Frank Beckmann, a retired sportscaster and conservative talk show host who spent 48 years at WJR, is in hospice care and “entering the final stages” of life, his wife Karen Beckmann told Crain’s.

Beckmann, 72, has vascular dementia, she said.

“It just progressed very, very fast,” Beckmann said of the disease. “He didn’t even have much time during his retirement.”

The grim update on the Detroit Metro media personality was the first reported by the Detroit News.

Beckmann hung up his radio hosting cap a year ago at WJR AM 760, where he spent the latter part of a long career doing “The Frank Beckmann Show.” He had stated that his goal for the show was to give airtime to different opinions, and that’s exactly what he did.

Perhaps its most publicized segment was former President Donald Trump, who phoned the radio station on Election Day in 2020 and told Beckmann, among others, “it’s an honor to speak to you.” Controversial celebrities such as Michigan rocker Ted Nugent have also frequented Beckmann’s show.

During his last two months as host, his wife said, Beckmann was unusually disorganized and had memory problems. After a series of tests, he was diagnosed with a rare and incurable brain disease last June.

Her family believed she had two to five years to live, but her condition rapidly deteriorated, Karen said. He collapsed in October after the first of four massive ischemic attacks and was taken to Beaumont Hospital, where he remained for 35 days, she said.

At the end of December, his family took him to Addington Place in Clarkston, where he is currently. He suffered a fourth ischemic attack on Sunday, which left him semi-comatose, his wife said.

“Today the change is that he can’t swallow at all and his hands are mottled, so he’s entering the final stages of the life-to-death transition,” she said.

Long before he was on talk shows, Beckmann was the voice of University of Michigan football games for more than 30 years, including the most memorable moment of that tenure: calling the Wolverines championship win nationwide in 1997.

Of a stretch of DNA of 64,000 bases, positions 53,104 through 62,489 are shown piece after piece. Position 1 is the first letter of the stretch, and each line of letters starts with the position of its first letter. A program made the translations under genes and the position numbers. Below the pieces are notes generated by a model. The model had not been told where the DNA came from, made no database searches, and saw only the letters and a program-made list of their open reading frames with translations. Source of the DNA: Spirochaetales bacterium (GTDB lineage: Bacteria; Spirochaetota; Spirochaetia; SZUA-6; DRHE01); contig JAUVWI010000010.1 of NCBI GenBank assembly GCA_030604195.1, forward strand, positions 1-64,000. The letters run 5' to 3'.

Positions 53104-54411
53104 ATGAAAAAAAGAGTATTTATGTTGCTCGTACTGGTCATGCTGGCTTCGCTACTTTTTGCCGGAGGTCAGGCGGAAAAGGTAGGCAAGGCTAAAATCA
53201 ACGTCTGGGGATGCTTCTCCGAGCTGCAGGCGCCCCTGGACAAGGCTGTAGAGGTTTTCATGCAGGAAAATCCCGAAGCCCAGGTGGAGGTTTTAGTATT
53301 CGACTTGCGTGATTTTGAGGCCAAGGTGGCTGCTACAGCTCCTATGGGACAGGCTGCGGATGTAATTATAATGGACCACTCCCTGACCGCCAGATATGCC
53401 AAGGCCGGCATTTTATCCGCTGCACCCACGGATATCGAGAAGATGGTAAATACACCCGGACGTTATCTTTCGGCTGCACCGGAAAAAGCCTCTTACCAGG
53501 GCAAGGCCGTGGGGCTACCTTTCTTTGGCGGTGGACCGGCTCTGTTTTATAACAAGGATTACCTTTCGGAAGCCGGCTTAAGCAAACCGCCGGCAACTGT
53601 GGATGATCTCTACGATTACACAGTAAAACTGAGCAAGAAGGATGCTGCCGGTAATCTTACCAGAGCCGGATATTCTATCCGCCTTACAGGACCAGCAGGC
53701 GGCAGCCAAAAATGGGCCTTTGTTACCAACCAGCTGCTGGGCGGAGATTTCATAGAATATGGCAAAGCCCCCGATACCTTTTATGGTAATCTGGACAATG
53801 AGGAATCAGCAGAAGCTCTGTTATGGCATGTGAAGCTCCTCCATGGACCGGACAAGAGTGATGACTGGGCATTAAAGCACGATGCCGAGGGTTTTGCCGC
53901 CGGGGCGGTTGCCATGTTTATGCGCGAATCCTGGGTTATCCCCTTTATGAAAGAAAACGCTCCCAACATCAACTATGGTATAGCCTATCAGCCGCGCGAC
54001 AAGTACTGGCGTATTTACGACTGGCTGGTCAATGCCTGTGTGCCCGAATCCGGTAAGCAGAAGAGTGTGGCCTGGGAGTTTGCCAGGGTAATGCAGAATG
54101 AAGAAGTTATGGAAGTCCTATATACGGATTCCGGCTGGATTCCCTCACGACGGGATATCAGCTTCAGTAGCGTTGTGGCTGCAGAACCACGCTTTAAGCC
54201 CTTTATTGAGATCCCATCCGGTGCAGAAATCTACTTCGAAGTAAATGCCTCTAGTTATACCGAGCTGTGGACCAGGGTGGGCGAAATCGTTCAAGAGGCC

“He’s the one I’ll never forget,” Beckmann told Crain’s in an interview about his retirement a year ago.

Beckmann started at WJR’s “News Talk” in 1972 before succeeding Bob Ufer as UM’s play-by-play announcer in 1981.

Beckmann has always been “conscientious of his reporting and his work, a great colleague and charitable to the fault,” said Steve Finateri, vice president and market manager of WJR owner Cumulus Detroit, who has worked with Beckmann for 13 years.

“Like everyone else, I grew up listening to Frank Call Michigan games on the radio, and I was a huge fan before I came to work at the radio station,” Finateri said.

He said Beckmann’s family has been providing the station with regular updates on Beckmann’s health, and “we’re all a bit aside” on the latest turn.

Although Beckmann’s bread and butter was Wolverine football, he was going to be the only broadcaster to call games for all four professional sports in Detroit. He was inducted into the Michigan Sports Hall of Fame in 2008 and named “Best Midday Personality” by the Michigan Association of Broadcasters.

Beckmann has also helped raise tens of millions of dollars for local charities such as the Autism Alliance of Michigan, Fallen and Wounded Soldiers Fund: Dutton Farm, according to WJR’s website.

Even at the very end of his long radio career, Beckmann had doubts about signing, Finateri said.

“We thought he was going to work forever, to be honest with you,” he said.